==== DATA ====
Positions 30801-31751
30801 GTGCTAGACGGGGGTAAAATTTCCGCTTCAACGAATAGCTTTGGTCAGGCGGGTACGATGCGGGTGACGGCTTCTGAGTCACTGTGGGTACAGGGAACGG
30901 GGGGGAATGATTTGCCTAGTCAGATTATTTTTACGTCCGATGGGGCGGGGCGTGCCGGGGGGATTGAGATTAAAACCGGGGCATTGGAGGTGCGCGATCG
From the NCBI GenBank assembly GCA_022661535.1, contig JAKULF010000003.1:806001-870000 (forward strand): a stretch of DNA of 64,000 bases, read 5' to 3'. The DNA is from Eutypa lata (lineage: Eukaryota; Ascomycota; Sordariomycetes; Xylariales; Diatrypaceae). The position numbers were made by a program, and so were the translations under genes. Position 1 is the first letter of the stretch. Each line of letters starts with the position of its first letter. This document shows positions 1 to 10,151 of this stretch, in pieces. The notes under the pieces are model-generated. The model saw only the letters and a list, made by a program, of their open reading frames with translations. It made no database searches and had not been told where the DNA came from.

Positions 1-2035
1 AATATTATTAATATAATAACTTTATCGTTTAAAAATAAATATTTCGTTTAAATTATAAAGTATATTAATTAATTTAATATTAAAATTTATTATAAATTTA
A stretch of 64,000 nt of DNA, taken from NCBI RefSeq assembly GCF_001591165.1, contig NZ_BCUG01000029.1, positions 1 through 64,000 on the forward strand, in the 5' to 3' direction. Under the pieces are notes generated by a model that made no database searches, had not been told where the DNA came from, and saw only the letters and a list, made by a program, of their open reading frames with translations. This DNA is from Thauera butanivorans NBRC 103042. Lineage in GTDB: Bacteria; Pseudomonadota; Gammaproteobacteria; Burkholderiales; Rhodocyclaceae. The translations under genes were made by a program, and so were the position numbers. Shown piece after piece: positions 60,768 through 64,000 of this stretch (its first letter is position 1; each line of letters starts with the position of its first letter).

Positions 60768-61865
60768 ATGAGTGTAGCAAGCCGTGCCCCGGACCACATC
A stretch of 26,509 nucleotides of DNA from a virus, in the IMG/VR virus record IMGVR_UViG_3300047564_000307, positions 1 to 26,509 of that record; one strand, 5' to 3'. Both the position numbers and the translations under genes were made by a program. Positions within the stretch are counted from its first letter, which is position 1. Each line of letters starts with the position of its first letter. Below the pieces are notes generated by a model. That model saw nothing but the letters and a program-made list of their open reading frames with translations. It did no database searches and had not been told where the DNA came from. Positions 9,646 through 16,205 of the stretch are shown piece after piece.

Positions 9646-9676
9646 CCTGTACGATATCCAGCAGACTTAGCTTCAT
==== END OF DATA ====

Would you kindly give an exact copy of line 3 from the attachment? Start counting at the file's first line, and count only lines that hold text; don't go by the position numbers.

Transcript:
30901 GGGGGAATGATTTGCCTAGTCAGATTATTTTTACGTCCGATGGGGCGGGGCGTGCCGGGGGGATTGAGATTAAAACCGGGGCATTGGAGGTGCGCGATCG